Eight days until the 122nd Boston Marathon. The 4th consecutive Boston Marathon that I’ve had the privilege to run. No, the right. I earned the right. Blood, sweat, and tears. Okay, maybe not blood (unless you count the time I got bit by a feral kitten during a run, but I digress). Definitely sweat. And tears. Training for a marathon is a journey. It’s not a journey that I’ve found to get easier over time. Just different. This will be my 23rd marathon. Training for each and every one required a dedication and focus that few other “hobbies” do. But the reward. Crossing that finish line. No matter how terrible you felt. No matter how much you struggled. For the weeks, months, of training. For the past few hours of racing. Once you cross the finish line, it is all worth it. I am a marathoner. Forever. Each and every time, a sense of accomplishment. Earned membership into an elite club. Crossing the finish line on Boylston Street is all that, amplified. Each race is different, as is each training cycle. Filled with unique challenges. Highs and lows. Taper is a time to really reflect. I think about what I’ve done. Lessons learned. Focus that restless energy. Am I prepared? Review my training logs. Trust the training. What is left? At this point, little can be done in training to help a race. Much can be done to mess it up. I try to focus on the peripheral things. Plan meet-ups with friends. Make a list for packing. (I may or may not have already started packing). Double-, triple-check travel schedule. Plan the celebration. What can we do in Boston to enjoy the culmination of all this work? I have some time to figure it out!
Training Log April 2-8, 2018: Planned, 50-60 miles (I usually have a range during taper to allow me to adjust by feel). 56.6 miles for the week.
Paces: R (recovery) = 9:09 or slower; E (easy) = 8:08-8:36; S (steady) = 7:30-7:50, M (marathon pace) = 7:15; T (threshold) = 6:58, WU/CD (warm up/cool down) = easy by feel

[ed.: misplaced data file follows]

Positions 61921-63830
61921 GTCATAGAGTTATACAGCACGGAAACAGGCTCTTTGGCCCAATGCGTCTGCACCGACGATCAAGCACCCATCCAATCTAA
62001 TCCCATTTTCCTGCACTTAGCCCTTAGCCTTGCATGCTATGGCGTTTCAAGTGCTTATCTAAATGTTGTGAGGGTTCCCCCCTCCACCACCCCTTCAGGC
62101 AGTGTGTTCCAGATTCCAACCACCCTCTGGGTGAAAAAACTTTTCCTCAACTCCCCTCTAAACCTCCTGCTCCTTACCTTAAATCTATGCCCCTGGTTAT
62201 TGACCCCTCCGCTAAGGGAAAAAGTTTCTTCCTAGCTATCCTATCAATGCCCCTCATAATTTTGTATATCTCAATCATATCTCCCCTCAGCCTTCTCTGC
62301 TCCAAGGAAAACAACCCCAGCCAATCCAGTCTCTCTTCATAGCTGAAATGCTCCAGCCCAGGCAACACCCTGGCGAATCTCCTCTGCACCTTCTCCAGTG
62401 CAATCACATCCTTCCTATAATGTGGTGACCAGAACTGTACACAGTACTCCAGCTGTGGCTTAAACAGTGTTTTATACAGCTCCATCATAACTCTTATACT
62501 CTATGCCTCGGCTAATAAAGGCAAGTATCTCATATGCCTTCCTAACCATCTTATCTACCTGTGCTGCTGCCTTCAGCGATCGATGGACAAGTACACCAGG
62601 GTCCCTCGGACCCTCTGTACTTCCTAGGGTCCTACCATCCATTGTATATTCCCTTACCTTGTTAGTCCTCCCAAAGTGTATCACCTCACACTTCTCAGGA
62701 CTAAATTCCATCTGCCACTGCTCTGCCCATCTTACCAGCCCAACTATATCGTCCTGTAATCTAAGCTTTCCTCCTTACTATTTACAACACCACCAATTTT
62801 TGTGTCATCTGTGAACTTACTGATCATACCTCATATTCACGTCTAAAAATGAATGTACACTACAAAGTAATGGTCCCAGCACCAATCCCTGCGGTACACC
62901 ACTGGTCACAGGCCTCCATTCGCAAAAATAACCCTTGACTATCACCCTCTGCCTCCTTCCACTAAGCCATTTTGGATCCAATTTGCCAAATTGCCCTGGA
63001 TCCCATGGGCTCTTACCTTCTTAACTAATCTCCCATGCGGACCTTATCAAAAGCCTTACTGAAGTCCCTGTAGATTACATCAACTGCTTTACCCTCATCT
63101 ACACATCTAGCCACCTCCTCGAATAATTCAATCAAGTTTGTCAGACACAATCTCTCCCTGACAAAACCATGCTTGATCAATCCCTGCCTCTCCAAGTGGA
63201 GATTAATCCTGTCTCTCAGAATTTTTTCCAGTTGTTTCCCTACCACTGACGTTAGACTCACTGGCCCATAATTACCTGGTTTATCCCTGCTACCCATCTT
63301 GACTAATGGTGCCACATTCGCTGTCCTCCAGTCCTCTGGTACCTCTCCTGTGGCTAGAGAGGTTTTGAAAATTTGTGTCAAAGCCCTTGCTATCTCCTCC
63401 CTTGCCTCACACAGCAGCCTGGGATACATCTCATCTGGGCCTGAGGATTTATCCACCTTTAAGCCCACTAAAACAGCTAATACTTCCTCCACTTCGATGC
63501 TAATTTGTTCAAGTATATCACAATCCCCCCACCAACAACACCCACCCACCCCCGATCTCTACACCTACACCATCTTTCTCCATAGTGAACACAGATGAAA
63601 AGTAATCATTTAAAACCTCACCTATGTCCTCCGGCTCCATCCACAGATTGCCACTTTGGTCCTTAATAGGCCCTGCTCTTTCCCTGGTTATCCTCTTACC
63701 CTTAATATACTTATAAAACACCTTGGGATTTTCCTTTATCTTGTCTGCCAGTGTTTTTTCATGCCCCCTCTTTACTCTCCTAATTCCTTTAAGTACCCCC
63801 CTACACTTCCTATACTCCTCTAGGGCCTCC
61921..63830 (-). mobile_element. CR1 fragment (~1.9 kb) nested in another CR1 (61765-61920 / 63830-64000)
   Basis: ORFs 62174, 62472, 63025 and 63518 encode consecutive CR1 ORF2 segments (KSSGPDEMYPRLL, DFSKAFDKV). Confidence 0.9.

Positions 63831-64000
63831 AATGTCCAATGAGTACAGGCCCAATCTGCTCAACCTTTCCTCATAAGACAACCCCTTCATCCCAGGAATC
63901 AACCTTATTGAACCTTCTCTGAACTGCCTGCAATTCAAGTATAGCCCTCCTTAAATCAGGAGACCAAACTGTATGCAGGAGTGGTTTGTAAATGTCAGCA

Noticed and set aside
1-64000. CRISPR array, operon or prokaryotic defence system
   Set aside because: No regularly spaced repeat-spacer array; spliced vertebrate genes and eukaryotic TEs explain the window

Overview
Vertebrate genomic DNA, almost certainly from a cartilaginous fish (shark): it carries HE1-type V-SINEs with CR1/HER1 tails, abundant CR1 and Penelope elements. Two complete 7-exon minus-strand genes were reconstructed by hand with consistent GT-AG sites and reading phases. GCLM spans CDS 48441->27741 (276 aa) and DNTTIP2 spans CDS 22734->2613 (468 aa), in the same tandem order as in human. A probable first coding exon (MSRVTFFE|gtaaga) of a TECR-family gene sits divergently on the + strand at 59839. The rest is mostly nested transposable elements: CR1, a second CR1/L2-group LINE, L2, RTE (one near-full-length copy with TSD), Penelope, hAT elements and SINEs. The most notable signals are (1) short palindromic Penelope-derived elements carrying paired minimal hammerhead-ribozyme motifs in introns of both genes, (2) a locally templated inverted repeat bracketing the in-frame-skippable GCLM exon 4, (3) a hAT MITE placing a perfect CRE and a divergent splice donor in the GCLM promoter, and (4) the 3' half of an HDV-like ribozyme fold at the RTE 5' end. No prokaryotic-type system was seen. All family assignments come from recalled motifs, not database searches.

Monday – planned: 8R
5.2mi @ 9:21. Some irritation in the hamstring still. Otherwise, felt good. Smooth.
Tuesday – planned: 2E, 6M, 2E and stability session
4.5mi @ 8:35. Skipped the speed and stability to let the hamstring recover. Felt okay. Pace seemed to be a little more effort than expected.
Wednesday – planned: 4E
8.1mi @ 8:05. Moved the planned S-run for tomorrow here to give two easy days before the next Quality run. Hamstring barely noticeable. Overall, okay. Mile splits: 2E, 9:11, 8:27; 4S, 7:55, 7:45, 7:33, 7:32; 2E, 8:07, 8:05.
Stability (make up from Tues): 2 sets of: 10 leg swings (front and side, each leg), 10 clock lunges (front, side, back, each leg), 6 pistol squats, 20 mountain climbers, 2x20sec superman.
Thursday – planned: 2E, 3S, 2E and stability
5.3mi @ 8:59. Easy by feel. Felt good.
Stability: 2 sets of: 10 leg swings, 10 single leg deadlift (5lb dumbbells), 10 squats with side leg raise (5lb dumbbells), 10 standing hurdlers (forward and reverse, each leg), and 20 alternating arm/leg plank lifts.
Friday – planned: 7E
7.6mi @ 8:40. All good. Easy by feel. Slight hammy recurrence in last mile.
Saturday – planned: 2WU, 3x2T w/2min rest, 8CD and upper/core strength
16.0mi @ 8:45 on treadmill. Thunderstorms, so on the ‘mill. 3WU, 2@6:59, 0.25 rest, 2@6:59, 0.25 rest, 2@6:54, 0.25 rest, balance of mileage CD. Felt good all the way.
Upper/core: 12 alternating lung curls (5lb dumbbells), 12 squats with shoulder press (5lb dumbbells), 2x30sec each side plank, 10 push-ups, 10 tricep push-ups (on knees), 30 side bends (5lb dumbbells).
Sunday – planned: 10E
9.9mi @ 8:59. Felt comfortable. Cool, overcast, and windy. Just like it may be in Boston!
Until next week.
Own it, live it, be it.